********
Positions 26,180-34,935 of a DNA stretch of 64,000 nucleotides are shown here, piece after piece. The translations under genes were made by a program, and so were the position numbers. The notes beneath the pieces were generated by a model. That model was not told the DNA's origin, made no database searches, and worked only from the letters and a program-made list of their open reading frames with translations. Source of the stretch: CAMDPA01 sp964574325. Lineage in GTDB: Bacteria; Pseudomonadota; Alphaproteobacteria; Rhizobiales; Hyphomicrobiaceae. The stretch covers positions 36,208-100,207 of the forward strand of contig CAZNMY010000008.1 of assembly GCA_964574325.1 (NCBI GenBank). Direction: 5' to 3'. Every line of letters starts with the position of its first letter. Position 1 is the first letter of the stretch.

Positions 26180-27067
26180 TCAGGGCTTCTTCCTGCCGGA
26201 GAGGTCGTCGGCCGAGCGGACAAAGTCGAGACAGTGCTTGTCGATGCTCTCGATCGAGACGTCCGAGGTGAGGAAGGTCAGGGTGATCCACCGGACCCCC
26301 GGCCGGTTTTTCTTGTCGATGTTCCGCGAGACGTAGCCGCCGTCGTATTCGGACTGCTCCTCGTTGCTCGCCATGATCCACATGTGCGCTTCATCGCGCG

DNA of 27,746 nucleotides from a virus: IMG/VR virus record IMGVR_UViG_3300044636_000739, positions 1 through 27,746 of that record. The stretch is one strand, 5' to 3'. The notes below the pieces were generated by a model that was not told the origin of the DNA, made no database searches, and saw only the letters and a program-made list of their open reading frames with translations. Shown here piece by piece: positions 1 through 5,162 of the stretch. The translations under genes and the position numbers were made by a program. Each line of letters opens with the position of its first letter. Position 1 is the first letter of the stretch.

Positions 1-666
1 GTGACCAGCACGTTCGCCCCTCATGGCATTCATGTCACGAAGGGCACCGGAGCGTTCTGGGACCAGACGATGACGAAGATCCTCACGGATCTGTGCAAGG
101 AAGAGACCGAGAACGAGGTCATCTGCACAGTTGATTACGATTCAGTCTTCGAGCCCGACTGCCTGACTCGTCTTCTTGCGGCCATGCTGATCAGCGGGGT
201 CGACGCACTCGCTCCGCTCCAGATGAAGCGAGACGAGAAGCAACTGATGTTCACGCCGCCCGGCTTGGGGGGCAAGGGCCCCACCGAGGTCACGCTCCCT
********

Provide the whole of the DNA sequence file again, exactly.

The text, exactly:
Positions 26,180-34,935 of a DNA stretch of 64,000 nucleotides are shown here, piece after piece. The translations under genes were made by a program, and so were the position numbers. The notes beneath the pieces were generated by a model. That model was not told the DNA's origin, made no database searches, and worked only from the letters and a program-made list of their open reading frames with translations. Source of the stretch: CAMDPA01 sp964574325. Lineage in GTDB: Bacteria; Pseudomonadota; Alphaproteobacteria; Rhizobiales; Hyphomicrobiaceae. The stretch covers positions 36,208-100,207 of the forward strand of contig CAZNMY010000008.1 of assembly GCA_964574325.1 (NCBI GenBank). Direction: 5' to 3'. Every line of letters starts with the position of its first letter. Position 1 is the first letter of the stretch.

Positions 26180-27067
26180 TCAGGGCTTCTTCCTGCCGGA
26201 GAGGTCGTCGGCCGAGCGGACAAAGTCGAGACAGTGCTTGTCGATGCTCTCGATCGAGACGTCCGAGGTGAGGAAGGTCAGGGTGATCCACCGGACCCCC
26301 GGCCGGTTTTTCTTGTCGATGTTCCGCGAGACGTAGCCGCCGTCGTATTCGGACTGCTCCTCGTTGCTCGCCATGATCCACATGTGCGCTTCATCGCGCG

DNA of 27,746 nucleotides from a virus: IMG/VR virus record IMGVR_UViG_3300044636_000739, positions 1 through 27,746 of that record. The stretch is one strand, 5' to 3'. The notes below the pieces were generated by a model that was not told the origin of the DNA, made no database searches, and saw only the letters and a program-made list of their open reading frames with translations. Shown here piece by piece: positions 1 through 5,162 of the stretch. The translations under genes and the position numbers were made by a program. Each line of letters opens with the position of its first letter. Position 1 is the first letter of the stretch.

Positions 1-666
1 GTGACCAGCACGTTCGCCCCTCATGGCATTCATGTCACGAAGGGCACCGGAGCGTTCTGGGACCAGACGATGACGAAGATCCTCACGGATCTGTGCAAGG
101 AAGAGACCGAGAACGAGGTCATCTGCACAGTTGATTACGATTCAGTCTTCGAGCCCGACTGCCTGACTCGTCTTCTTGCGGCCATGCTGATCAGCGGGGT
201 CGACGCACTCGCTCCGCTCCAGATGAAGCGAGACGAGAAGCAACTGATGTTCACGCCGCCCGGCTTGGGGGGCAAGGGCCCCACCGAGGTCACGCTCCCT